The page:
Much is said about punitive damages and how they are used to punish wrongdoers. Plaintiffs dream of large punitive damage awards. Plaintiffs’ lawyers who obtain large punitive damage awards use them to brag about their ability as tort lawyers and as a bludgeon on other defendants to convince them to settle for more than they owe. What the litigants and litigators seldom consider are the tax consequences of a large punitive damage award. Failure to properly advise a plaintiff seeking punitive damages about the tax consequences of success can result in claims of legal malpractice.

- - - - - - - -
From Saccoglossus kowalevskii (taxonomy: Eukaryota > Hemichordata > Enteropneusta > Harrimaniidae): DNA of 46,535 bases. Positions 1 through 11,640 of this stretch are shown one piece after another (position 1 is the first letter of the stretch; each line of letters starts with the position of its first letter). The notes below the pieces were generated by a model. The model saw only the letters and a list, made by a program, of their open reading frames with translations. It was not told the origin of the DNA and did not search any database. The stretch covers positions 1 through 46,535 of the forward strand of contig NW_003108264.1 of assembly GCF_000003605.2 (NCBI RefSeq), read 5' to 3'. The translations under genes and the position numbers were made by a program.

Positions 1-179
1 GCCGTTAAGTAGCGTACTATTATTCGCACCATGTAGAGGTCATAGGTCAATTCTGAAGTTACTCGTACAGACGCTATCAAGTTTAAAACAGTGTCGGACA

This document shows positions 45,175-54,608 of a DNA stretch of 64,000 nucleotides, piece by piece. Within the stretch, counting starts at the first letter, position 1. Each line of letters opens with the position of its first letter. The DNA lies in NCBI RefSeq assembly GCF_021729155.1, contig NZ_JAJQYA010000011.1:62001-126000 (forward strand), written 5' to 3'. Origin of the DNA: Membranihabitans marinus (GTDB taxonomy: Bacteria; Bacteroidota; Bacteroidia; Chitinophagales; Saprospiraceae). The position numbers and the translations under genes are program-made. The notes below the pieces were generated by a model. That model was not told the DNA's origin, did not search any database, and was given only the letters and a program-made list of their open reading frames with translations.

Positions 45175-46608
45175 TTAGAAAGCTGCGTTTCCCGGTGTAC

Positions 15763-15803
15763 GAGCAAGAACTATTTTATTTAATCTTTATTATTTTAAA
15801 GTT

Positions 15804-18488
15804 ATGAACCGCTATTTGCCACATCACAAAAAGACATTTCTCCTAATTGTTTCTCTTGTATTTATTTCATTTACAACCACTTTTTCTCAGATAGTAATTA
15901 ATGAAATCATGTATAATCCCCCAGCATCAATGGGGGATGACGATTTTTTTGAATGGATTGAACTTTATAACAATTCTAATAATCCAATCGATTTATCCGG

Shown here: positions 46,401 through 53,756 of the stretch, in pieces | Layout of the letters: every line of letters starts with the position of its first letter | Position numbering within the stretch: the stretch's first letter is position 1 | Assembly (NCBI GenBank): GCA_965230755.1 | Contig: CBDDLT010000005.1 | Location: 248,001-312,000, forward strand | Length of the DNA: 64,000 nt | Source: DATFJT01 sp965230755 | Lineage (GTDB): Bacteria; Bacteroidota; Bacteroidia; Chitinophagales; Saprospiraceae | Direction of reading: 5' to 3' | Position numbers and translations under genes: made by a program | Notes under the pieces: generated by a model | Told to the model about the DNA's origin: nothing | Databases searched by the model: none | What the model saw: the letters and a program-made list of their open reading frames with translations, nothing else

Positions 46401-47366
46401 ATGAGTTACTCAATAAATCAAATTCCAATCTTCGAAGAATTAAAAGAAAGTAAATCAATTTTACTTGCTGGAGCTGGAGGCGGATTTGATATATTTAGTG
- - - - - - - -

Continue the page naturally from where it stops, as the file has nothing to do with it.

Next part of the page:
What is the purpose of punitive damages?
Punitive damages are intended to punish the wrongdoer. They do not compensate the plaintiff for lost wages, pain, suffering, property damage or any other damages designed to place the plaintiff back to the way he was before the tort caused damage. Punitive damages are considered a windfall to the taxpayer and must be included when the plaintiff files his tax return as taxable income. Section 104 of the Internal Revenue Code deals with the treatment of punitive damages. Section 104(a)(2) excludes from income only “damages (other than punitive damages) received . . . on account of personal physical injuries or physical sickness.” Therefore, punitive damages, even in connection with personal injuries, may not be excluded from income.